Elevation: 9,476 ft
Climbing and access information for this peak, the 37th most prominent Idaho summit, is on Pages 370-371 of the book. Livingston’s route description for this peak covers an ambitious traverse starting at the Bear Creek Trailhead and climbing over Peak 7314, Peak 7860, and Peak 9142 before reaching Big Elk Mountain. Climbers who are only interested in Big Elk Mountain can continue up FSR-058 to its junction with FSR-863. FSR-863 climbs up the West Fork Elk Creek to roughly 8,100 feet. From the road’s end, a steep Class 2 climb takes you to the top of Big Elk Mountain. FSR-863 is a steep, rocky, difficult jeep road which requires a 4WD with good tires. Published November 2020
Big Elk Mountain is one of five peaks that surround Muddy Creek: Peak 7314, Peak 7860, Peak 9142, Big Elk Mountain (9,476 feet), and Peak 7911. This is a challenging multi-peak adventure that covers 11.0 miles with 5,150 feet of elevation gain round trip. It includes some trail hiking, a bit of bushwhacking, and a long, up-and-down ridge traverse. Big Elk Mountain is the big daddy of the Muddy Creek drainage. It simply towers over all of the surrounding peaks. As a P2K peak, it attracts many climbers. USGS Big Elk Mountain
This is the fourth leg of a five-peak adventure.
From the junction of US-26 and ID-31 in Swan Valley, drive about 10 miles southeast on US-26 to a [signed] turnoff for “Little Lemhi/Riverside Park” just north of Palisades Reservoir Dam. Turn right/south off US-26 and reset your odometer. Follow the paved road south briefly then right/west as it skirts the Riverside Park Campground and crosses the Snake River on a good bridge. Please note that the USGS topo map does NOT show this road or bridge crossing but the Caribou-Targhee National Forest Map does show it.
Please be advised that the Palisades Dam Road is closed and has been closed for years. Both the USGS topo map and the NF map make the dam road look drivable but it’s not. At 2.1 miles, turn left onto [signed] Bear Creek Road. At 4.7 miles reach a [signed] “T” junction. Go right on FSR-058/Bear Creek Road. At 10.3 miles, reach the [signed] right turnoff for the Bear Creek trailhead. Turn right here and drive 0.3 miles to the trailhead parking area (5,660 feet). The Bear Creek Trail/FST-273 heads west up Bear Creek from here.
Muddy Creek Trail is now FST-272, not FST-164 as the book indicates on Page 371 under the Big Elk Mountain information. After 1.7 miles, FST-272 reaches a [signed] trail junction at a ridge saddle on the long north ridge of Big Elk Mountain, just southwest of Point 7010. FST-272 is labeled FST-044 here, for whatever reason. At the [signed] triple junction on the saddle, go left/south onto FST-147/Big Elk Mountain Trail to climb to the top of Big Elk Mountain. Once again, this trail is NOT labeled FST-164 as the book indicates.
Sadly, the USGS topo map fails to show ANY of FST-147/Big Elk Mountain Trail and only shows the first mile of FST-272/Muddy Creek Trail. The trail signage at the base of FST-272 (at its junction with FST-273/Bear Creek Trail) incorrectly states “Big Elk Creek Trail 1.7 Miles” when it should state “Big Elk Mountain Trail 1.7 Miles.”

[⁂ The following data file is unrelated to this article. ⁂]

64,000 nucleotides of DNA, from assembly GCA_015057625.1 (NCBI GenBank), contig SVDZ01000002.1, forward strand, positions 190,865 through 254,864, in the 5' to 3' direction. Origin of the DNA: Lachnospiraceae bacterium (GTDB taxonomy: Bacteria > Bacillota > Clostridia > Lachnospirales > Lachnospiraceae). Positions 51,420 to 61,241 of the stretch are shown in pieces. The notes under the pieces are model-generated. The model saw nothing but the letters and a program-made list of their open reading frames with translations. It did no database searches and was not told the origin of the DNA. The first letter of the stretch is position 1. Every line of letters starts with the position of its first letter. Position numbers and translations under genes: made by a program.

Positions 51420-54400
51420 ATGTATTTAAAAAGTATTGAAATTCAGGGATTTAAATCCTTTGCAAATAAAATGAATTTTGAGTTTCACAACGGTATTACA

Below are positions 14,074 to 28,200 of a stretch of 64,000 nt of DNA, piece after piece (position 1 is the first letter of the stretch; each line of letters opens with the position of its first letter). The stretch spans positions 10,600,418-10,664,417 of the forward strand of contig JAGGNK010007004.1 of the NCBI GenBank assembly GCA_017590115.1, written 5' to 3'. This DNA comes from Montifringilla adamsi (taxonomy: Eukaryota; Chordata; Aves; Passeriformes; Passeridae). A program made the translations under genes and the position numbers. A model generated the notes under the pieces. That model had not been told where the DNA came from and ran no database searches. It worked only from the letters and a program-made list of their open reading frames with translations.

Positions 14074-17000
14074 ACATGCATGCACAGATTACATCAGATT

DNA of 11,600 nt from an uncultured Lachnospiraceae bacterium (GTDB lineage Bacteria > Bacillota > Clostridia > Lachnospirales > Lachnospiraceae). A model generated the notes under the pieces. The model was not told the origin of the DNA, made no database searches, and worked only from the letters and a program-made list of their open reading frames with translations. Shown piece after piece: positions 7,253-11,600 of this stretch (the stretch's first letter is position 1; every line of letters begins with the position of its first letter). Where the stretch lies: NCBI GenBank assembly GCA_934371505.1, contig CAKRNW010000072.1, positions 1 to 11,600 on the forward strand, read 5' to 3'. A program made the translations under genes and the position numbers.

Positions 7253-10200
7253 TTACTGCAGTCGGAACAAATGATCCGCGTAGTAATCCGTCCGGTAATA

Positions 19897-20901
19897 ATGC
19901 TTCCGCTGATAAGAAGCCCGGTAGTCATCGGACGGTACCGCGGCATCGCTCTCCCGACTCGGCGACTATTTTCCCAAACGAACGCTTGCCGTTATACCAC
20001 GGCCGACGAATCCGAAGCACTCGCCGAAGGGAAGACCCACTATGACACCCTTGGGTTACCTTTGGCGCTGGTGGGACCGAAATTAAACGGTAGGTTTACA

Northeast Face, Class 2
From the 8,860-foot connecting saddle with Peak 9142, scramble up the loose scree/dirt of the STEEP northeast face of Big Elk Mountain. Cross several man-made terraces (from coal prospectors) on the way to the summit. Make a final, flatter push to reach the summit ridge in a section of brush. Once on the ridge, walk right/northwest on a trail to reach the summit high point. The summit has triangulation posts and a torn-down cairn. It offers magnificent views of the surrounding area.
North Ridge, Class 2+
From the summit, descend northwest on the ridge crest on FST-147/Big Elk Mountain Trail to a 9,060-foot saddle southeast of Point 9145. Leave the trail here and follow a lateral man-made terrace northward to skirt the right/east side of Point 9145 and reach a small saddle near Point 8997. The terraces are overgrown with field grass and brush in this area so it’s not a cruise. The final bushwhack to the saddle is in thick sage and brush. From the small saddle, bash your way through thick, tall brush to reach the top of Point 8997.
From Point 8997, descend north-northeast then northeast on a somewhat rounded, ill-defined ridge. Stay in open terrain on the right/east side of the nearby forest. This descent has some wickedly loose, steep talus/scree high up (Class 2+). Don’t wander north toward the Currant Creek drainage or you will go WAY off course. Keep the massive Muddy Creek drainage on your right/east side at all times. You will soon see Peak 7911 down below you.
Descend the ridge crest directly to the saddle that sits underneath it. Just before reaching the saddle, there is a ridge hump to reckon with. Skirt it on FST-147 (a MC trail) which has now reappeared after no sight of it since far up on the ridge. FST-147 gets you to the 7,620-foot saddle underneath, and southwest of, Peak 7911. This concludes the fourth leg of today’s five-peak journey. Peak 7911 is up next.